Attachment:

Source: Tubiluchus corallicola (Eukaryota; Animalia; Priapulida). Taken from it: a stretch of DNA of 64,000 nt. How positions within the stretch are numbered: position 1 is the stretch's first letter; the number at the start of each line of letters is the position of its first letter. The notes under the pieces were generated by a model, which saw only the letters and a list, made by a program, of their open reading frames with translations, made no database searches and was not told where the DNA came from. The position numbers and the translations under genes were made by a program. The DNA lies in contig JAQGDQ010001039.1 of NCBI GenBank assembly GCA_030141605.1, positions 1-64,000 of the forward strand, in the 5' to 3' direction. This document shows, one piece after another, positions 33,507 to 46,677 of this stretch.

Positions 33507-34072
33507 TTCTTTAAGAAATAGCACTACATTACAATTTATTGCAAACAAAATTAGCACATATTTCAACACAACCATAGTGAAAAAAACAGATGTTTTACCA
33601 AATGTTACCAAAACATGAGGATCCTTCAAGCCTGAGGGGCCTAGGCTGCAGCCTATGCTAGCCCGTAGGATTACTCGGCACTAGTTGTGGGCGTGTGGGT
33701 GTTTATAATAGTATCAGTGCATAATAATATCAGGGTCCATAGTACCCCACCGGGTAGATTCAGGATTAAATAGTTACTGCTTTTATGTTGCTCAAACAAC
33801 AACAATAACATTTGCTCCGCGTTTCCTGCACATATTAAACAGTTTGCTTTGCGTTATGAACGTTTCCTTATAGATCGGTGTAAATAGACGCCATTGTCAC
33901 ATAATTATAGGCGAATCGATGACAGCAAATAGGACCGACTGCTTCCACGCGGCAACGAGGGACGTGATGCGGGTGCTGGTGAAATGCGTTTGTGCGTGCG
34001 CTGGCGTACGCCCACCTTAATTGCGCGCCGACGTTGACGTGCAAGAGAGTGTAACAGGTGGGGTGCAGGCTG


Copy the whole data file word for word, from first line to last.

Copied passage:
Source: Tubiluchus corallicola (Eukaryota; Animalia; Priapulida). Taken from it: a stretch of DNA of 64,000 nt. How positions within the stretch are numbered: position 1 is the stretch's first letter; the number at the start of each line of letters is the position of its first letter. The notes under the pieces were generated by a model, which saw only the letters and a list, made by a program, of their open reading frames with translations, made no database searches and was not told where the DNA came from. The position numbers and the translations under genes were made by a program. The DNA lies in contig JAQGDQ010001039.1 of NCBI GenBank assembly GCA_030141605.1, positions 1-64,000 of the forward strand, in the 5' to 3' direction. This document shows, one piece after another, positions 33,507 to 46,677 of this stretch.

Positions 33507-34072
33507 TTCTTTAAGAAATAGCACTACATTACAATTTATTGCAAACAAAATTAGCACATATTTCAACACAACCATAGTGAAAAAAACAGATGTTTTACCA
33601 AATGTTACCAAAACATGAGGATCCTTCAAGCCTGAGGGGCCTAGGCTGCAGCCTATGCTAGCCCGTAGGATTACTCGGCACTAGTTGTGGGCGTGTGGGT
33701 GTTTATAATAGTATCAGTGCATAATAATATCAGGGTCCATAGTACCCCACCGGGTAGATTCAGGATTAAATAGTTACTGCTTTTATGTTGCTCAAACAAC
33801 AACAATAACATTTGCTCCGCGTTTCCTGCACATATTAAACAGTTTGCTTTGCGTTATGAACGTTTCCTTATAGATCGGTGTAAATAGACGCCATTGTCAC
33901 ATAATTATAGGCGAATCGATGACAGCAAATAGGACCGACTGCTTCCACGCGGCAACGAGGGACGTGATGCGGGTGCTGGTGAAATGCGTTTGTGCGTGCG
34001 CTGGCGTACGCCCACCTTAATTGCGCGCCGACGTTGACGTGCAAGAGAGTGTAACAGGTGGGGTGCAGGCTG